I love Christmas! And so does the author of this new book, The North Pole Penguin. “I began thinking about writing a story when my niece was born because I thought it would be a great gift for her,” Christopher Payne told me in a letter. And now it’s become a shiny new book that’s ready just in time for Christmas….
The bright, festive cover introduces you to smiley Parker the penguin, and for an extra Christmas-y feeling, its title is in red and green letters. (That penguin is even wearing green mittens, and making red X’s on a calendar!) The illustrations (by Lorena Soriano) have a colorful, cartoon-y feel which set a holiday tone for the book from its very first page. “December in the South Pole world was filled with Christmas cheer. And Parker Preston led the way in winter every year…”
Yes, this story even rhymes. (It’s like the book wants to be read out loud…) And every picture lets you follow its smiley penguin as he travels the world with a snowman. The snowman’s a gift for Santa Claus — so Preston probably should’ve avoided South America altogether. Ah, but he couldn’t, the author points out — because penguins live in the south pole!
“I grew tired of seeing penguins in Christmas decorations and movies,” Payne told me. “As many of us learned in school (and apparently forgot), penguins are native to the South Pole area, not the North Pole…!” But there was another more important idea that was inspiring him. “We always hear the phrase, ‘It’s better to give than to receive’ around the holidays, and then forget the meaning behind the words… I wanted to create a character who could actually step back and think for a second and realize that if it truly is better to give than to receive, and if Santa Claus is the ultimate giver, who gives gifts to him?”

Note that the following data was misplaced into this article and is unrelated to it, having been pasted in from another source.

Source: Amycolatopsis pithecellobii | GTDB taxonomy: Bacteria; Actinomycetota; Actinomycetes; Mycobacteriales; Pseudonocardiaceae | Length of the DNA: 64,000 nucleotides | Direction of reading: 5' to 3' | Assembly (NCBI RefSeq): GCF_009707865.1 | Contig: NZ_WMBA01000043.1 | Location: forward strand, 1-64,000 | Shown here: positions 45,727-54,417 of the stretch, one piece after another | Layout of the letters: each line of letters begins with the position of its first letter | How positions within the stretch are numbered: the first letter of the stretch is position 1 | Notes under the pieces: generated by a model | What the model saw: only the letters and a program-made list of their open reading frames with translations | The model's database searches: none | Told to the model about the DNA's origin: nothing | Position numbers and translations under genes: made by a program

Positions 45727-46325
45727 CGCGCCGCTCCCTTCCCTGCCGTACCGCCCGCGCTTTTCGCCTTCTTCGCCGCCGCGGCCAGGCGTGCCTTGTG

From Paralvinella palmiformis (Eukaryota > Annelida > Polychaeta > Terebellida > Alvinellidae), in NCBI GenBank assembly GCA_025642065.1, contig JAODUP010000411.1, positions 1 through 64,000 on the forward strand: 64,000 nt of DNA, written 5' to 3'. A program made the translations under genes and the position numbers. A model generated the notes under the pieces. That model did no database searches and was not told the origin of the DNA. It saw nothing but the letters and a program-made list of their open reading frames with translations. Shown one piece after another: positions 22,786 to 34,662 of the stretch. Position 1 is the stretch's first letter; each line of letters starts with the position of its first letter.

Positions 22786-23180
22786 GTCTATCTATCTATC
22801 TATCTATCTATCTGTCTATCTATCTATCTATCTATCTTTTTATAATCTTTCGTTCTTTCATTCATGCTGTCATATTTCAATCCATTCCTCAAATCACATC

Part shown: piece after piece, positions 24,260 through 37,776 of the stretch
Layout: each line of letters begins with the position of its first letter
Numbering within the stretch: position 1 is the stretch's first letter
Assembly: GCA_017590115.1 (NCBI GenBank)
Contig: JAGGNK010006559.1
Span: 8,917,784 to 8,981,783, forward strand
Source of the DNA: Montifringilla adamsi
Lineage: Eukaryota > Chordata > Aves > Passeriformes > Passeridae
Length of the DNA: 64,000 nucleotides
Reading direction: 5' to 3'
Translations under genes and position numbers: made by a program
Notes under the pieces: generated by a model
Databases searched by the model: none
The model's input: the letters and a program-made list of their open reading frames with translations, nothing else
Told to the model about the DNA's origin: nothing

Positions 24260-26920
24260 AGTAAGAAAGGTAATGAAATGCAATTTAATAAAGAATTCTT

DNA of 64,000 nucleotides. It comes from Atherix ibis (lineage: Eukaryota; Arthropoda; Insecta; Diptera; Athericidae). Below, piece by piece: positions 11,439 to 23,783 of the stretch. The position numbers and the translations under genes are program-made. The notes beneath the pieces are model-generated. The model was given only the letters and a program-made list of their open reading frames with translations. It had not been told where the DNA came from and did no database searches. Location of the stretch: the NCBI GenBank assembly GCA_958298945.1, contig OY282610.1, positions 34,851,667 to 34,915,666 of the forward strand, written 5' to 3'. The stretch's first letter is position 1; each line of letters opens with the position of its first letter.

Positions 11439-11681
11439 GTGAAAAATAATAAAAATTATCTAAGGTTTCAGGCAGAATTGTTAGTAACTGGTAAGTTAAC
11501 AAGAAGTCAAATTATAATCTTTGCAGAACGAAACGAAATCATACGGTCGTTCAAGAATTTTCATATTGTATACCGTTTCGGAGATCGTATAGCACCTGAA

I really liked the message of the book. (I still get a warm feeling when I remember that Christmas is about the giving…) Even a prologue on the book’s first page reminds us that “Santa Claus is real, and if you believe in him and are brave enough to look for him, you might just get to meet him!” And I believe that’s actually true, if you read between the lines. Everyone knows that Santa is the spirit of giving itself — and in this story, it’s a little penguin who understands that best of all.
The book traces the penguin’s long journey to deliver his gift to Santa, across the world — and even through New York City. I liked how the penguin shared a pizza with river rats “under urban stars”, and that all the animals he meets on his trip seem friendly and helpful. Maybe it’s a reminder that Christmas is celebrated internationally, or that generous people are everywhere. There’s even a campfire in Canada, and all the animals he meets contribute more gifts for Santa.
The story might be a bit long for younger children, since Santa doesn’t appear until page 24. (And it might’ve been fun to have some dialogue between the penguin and his friends — if only so kids could hear their parents trying to imitate a penguin!) But there’s a nice Christmas feeling to the whole project, with Christmas lights surrounding the text on many of the pages. Even pages with just text have a different-colored background, like a Christmas-y green, a wintry blue, or a fireplace yellow… And most importantly, Payne wrote a story that “captures everything right about the true spirit of the holiday.”
“I just hope others feel the same way!”